Put the bilinear form $\langle, \rangle$ on $2 \times 2$ real matrices by setting $\langle A,B \rangle = {\rm tr}(AB).$ The space of matrices breaks with respect to this form as the orthogonal direct sum of the space of scalar matrices and the $3$-dimensional subspace of matrices of trace zero. Now ${\rm GL}(2,\mathbb{R})$ acts by conjugation on the the matrices of trace zero, and preserves this bilinear form in that action. Furthermore, scalar matrices (and nothing more) in ${\rm GL}(2,\mathbb{R})$ are in the kernel of this action, so the action is really one of ${\rm PGL}(2,\mathbb{R}).$ Every matrix in ${\rm GL}(2,\mathbb{R})$ has the eigenvalue $1$ in this action- a scalar matrix certainly does and any non-scalar matrix $A$ fixes the matrices of trace zero in ${\rm span}(I,A).$ Every element of ${\rm PGL}(2,\mathbb{R})$ acts with determinant $1$ in this action, as diagonal elements clearly do.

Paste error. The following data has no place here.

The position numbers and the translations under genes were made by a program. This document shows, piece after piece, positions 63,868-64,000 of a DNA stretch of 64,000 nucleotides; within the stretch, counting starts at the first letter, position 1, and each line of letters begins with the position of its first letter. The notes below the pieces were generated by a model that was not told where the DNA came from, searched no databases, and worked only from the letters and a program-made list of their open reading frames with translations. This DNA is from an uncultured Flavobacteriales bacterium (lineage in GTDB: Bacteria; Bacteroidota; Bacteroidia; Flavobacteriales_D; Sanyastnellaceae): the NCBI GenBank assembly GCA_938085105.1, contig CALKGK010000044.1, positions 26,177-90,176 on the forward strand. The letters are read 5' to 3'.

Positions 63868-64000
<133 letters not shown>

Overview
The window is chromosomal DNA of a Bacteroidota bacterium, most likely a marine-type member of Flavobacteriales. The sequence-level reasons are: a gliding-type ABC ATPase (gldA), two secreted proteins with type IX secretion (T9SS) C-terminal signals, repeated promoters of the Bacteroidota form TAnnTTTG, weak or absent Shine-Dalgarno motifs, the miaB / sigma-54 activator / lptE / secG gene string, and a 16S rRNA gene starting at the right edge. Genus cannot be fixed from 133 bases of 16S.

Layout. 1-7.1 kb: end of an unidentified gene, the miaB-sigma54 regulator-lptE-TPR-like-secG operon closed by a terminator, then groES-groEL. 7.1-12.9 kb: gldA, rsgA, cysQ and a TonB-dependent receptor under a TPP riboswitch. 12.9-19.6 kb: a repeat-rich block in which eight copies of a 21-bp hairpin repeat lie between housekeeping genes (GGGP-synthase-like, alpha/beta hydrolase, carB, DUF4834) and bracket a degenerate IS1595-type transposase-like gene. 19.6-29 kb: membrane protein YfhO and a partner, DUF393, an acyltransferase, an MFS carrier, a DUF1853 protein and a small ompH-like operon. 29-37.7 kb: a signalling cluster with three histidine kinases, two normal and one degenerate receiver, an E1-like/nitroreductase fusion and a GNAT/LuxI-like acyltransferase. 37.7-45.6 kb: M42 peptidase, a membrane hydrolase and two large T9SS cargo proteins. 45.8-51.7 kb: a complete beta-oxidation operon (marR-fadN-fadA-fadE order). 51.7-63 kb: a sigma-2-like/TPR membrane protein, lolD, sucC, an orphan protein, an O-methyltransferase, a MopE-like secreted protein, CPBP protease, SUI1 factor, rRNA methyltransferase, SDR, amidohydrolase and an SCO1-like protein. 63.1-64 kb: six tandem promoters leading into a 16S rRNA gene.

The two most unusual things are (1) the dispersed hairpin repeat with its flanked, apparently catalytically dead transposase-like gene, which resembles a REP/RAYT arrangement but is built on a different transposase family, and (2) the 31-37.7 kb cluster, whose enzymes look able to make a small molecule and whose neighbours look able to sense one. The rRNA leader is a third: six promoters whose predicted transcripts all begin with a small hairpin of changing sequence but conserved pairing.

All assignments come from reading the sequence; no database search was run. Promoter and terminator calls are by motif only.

This gives an embedding of ${\rm PGL}(2,\mathbb{R})$ in the special orthogonal group determined by this form,and dimension shows that it is surjection.